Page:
The Rise of Aoun and His Movement (1988–1990)

  • Joseph P. Helou
Part of the Reform and Transition in the Mediterranean book series (RTM)


This chapter discusses the early signs of support for Michel Aoun in the period 1988–1990. It finds that a segment of the Lebanese population experienced personal motivations and wartime grievances that made them willing to join the ranks of the supportive pro-Aoun movement being formed then. It shows that Aoun’s use of simple language in speeches and his position as army commander won him the support of a predominantly (but not exclusively) Christian following who were craving order. His public appearances incubated a pro-Aoun movement expressing secular nationalistic ideas, which sharply contrasted with the sectarian discourse of the militias prevailing during the Lebanese Civil War.


  1. Abi Antoun, N. Interview by this author. 2014. Beirut, September 23.Google Scholar
  2. Achkar, W. Interview by this author. 2014. Jounieh, October 15.Google Scholar
  3. Aoun, N. Interview by this author. 2014. Awkar, September 18.Google Scholar
  4. Assouad, Z. Interview by this author. 2014. Jounieh, October 10.Google Scholar
  5. Azzam, P. Interview by this author. 2014. Beirut, October 9.Google Scholar
  6. Benford, R. D., and D. A. Snow. 1988. “Ideology, Frame Resonance, and Participant Mobilization.” International Social Movement Research 1: 197–218.Google Scholar
  7. Benford, R. D., and D. A. Snow. 1992. “Master Frames and Cycles of Protest.” In Frontiers in Social Movement Theory, 133–155. New Haven, CT: Yale University Press.Google Scholar
  8. Chakour, L. Interview by this author. 2014. Jbeil, September 29.Google Scholar
  9. Chlela, R. Interview by this author. 2014. Jounieh, October 29.Google Scholar
  10. Davies, J. 1962. “Towards a Theory of Revolution.” American Sociological Review 27: 5–19.CrossRefGoogle Scholar
  11. Elefteriades, M. Interview by this author. 2014. Beirut, September 8.Google Scholar
  12. ElKhoury, P. Interview by this author. 2014. Dbayeh, October 1.Google Scholar
  13. ElKhoury, R. Interview by this author. 2014. Jounieh, September 26.Google Scholar
  14. Goffman, E. 1974. Frame Analysis. Boston: Northeastern University Press.Google Scholar
  15. Gurr, T. R. 1970. Why Men Rebel. Princeton: Princeton University Press.Google Scholar
  16. Hanf, T. 1993. Coexistence in Wartime Lebanon. London: I.B. Tauris.Google Scholar
  17. Hanna, E. Interview by this author. 2014. Rabieh, October 16.Google Scholar
  18. Harris, W. A. 1997. Faces of Lebanon: Sects, Wars, and Global Extensions. Princeton: Marcus Wiener.Google Scholar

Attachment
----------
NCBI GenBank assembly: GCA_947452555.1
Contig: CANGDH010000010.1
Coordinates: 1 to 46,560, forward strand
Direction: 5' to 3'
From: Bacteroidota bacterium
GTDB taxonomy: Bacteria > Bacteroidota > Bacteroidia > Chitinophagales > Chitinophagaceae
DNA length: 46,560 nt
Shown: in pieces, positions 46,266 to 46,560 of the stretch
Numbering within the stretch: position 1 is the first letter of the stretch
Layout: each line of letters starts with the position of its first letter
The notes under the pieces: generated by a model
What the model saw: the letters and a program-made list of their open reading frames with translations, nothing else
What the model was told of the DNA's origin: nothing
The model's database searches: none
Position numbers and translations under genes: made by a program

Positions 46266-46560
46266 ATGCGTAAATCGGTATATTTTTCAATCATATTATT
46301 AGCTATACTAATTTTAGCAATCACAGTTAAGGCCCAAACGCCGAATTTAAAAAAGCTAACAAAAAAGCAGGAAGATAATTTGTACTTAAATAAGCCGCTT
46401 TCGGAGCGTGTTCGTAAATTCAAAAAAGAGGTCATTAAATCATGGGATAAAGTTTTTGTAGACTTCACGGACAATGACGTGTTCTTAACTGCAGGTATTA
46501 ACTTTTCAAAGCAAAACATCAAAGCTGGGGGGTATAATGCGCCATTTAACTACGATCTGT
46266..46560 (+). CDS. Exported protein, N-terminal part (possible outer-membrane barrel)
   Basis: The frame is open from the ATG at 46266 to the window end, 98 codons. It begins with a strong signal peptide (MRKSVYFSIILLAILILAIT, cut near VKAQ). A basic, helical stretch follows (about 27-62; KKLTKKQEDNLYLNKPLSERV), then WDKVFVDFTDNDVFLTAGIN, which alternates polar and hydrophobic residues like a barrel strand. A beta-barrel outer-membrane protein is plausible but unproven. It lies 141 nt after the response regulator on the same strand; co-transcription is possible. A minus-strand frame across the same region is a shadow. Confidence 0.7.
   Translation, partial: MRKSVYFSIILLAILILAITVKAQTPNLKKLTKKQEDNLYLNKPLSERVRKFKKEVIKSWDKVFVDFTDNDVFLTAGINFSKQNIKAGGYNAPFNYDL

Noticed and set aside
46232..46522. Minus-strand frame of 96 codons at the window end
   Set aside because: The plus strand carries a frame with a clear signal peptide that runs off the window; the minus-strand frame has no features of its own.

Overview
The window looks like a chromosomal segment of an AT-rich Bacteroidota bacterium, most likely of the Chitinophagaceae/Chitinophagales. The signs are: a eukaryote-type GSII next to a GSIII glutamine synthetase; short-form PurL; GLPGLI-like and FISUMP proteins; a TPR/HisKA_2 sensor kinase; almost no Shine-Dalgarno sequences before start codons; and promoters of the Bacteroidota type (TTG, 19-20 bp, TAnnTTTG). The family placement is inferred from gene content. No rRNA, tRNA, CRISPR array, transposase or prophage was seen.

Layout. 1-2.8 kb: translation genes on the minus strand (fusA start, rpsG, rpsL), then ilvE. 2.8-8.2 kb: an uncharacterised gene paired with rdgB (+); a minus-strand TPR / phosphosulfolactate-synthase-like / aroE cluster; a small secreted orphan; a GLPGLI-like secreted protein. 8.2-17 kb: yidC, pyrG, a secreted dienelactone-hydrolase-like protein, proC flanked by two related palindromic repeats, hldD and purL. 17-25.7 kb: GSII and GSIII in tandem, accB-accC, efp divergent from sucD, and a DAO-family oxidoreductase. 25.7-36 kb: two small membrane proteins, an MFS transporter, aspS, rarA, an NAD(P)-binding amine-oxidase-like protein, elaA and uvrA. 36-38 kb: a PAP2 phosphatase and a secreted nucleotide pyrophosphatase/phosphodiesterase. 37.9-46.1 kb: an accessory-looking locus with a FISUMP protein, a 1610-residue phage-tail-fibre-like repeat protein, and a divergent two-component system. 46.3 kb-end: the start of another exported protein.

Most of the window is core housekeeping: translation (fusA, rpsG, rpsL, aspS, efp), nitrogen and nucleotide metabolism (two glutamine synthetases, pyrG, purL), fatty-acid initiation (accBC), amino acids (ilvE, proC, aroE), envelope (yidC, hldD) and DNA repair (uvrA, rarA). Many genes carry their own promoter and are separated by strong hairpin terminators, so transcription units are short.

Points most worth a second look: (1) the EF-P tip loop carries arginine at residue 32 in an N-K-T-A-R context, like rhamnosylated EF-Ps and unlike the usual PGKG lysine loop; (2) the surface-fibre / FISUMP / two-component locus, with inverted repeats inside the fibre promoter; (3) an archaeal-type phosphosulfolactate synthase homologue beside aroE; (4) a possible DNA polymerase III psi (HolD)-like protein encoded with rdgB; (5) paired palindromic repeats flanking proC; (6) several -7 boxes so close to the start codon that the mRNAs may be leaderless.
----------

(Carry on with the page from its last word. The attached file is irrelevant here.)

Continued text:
19. Jenkins, J. C., and C. Parrow. 1977. “Insurgency of the Powerless: Farm Worker Movements (1946–1972).” American Sociological Review 42 (2): 249–268.CrossRefGoogle Scholar
  20. Kanj, R. Interview by this author. 2014. Beirut, September 19.Google Scholar
  21. Klandermans, B., M. Roefs, and J. Olivier. 2001. “Grievance Formation in a Country in Transition: South Africa, 1994–1998.” Social Psychology Quarterly 64 (1): 41–54.CrossRefGoogle Scholar
  22. Laurent, A. 1991. “A War Between Brothers: The Army–Lebanese Forces Showdown in East Beirut.” The Beirut Review 1 (1): 88–101.Google Scholar
  23. Martin, J. 1986. “The Tolerance of Injustice”. In Relative Deprivation and Social Comparison: The Ontario Symposium, vol. 4, edited by J. M. Olson, C. Peter Herman, and M. P. Zanna, 217–242. Mahwah: Erlbaum.Google Scholar
  24. McAdam, D. 1988. Freedom Summer. New York: Oxford University Press.Google Scholar
  25. McVeigh, R., D. J. Myers, and D. Sikkink. 2004. “Corn, Klansmen, and Coolidge: Structure and Framing in Social Movements.” Social Forces 83 (2): 653–690.CrossRefGoogle Scholar
  26. Raffoul, P. Interview by this author. 2014. Beirut, October 2.Google Scholar
  27. Raffoul, P. G. 1994. The Betrayal of Lebanon. Translated by G. S. Khoury. Victoria: The Lebanese Coordination Bureau of Victoria.Google Scholar
  28. Runciman, W. J. 1966. Relative Deprivation and Social Justice. London: Routledge & Kegan Paul.Google Scholar
  29. Salem, E. E. 2003. Constructing Lebanon: A Century of Literary Narratives. Gainesville: University Press of Florida.Google Scholar
  30. Salem, P. 1996. “Two Years of Living Dangerously: General Aoun and the Precarious Rise of Lebanon’s ‘Second Republic’.” The Beirut Review 1 (1): 62–87.Google Scholar
  31. Salloukh, B. F., R. Barakat, J. S. Al-Habbal, L. W. Khattab, S. Mikaelian, and A. Nerguizian. 2015. The Politics of Sectarianism in Postwar Lebanon. London: Pluto Press.Google Scholar
  32. Snow, D. A., and R. D. Benford. 2000. “Framing Processes and Social Movements: An Overview and Assessment.” Annual Review of Sociology 26: 611–639.CrossRefGoogle Scholar
  33. Snow, D. A., and S. A. Soule. 2010. A Primer on Social Movements. New York: W. W. Norton.Google Scholar
  34. Tarraf, R. Interview by this author. 2014. Hadath, September 11.Google Scholar

Copyright information

© The Author(s) 2020

Authors and Affiliations

  • Joseph P. Helou
    • 1
  1. 1.Department of Social SciencesLebanese American UniversityBeirutLebanon

Personalised recommendations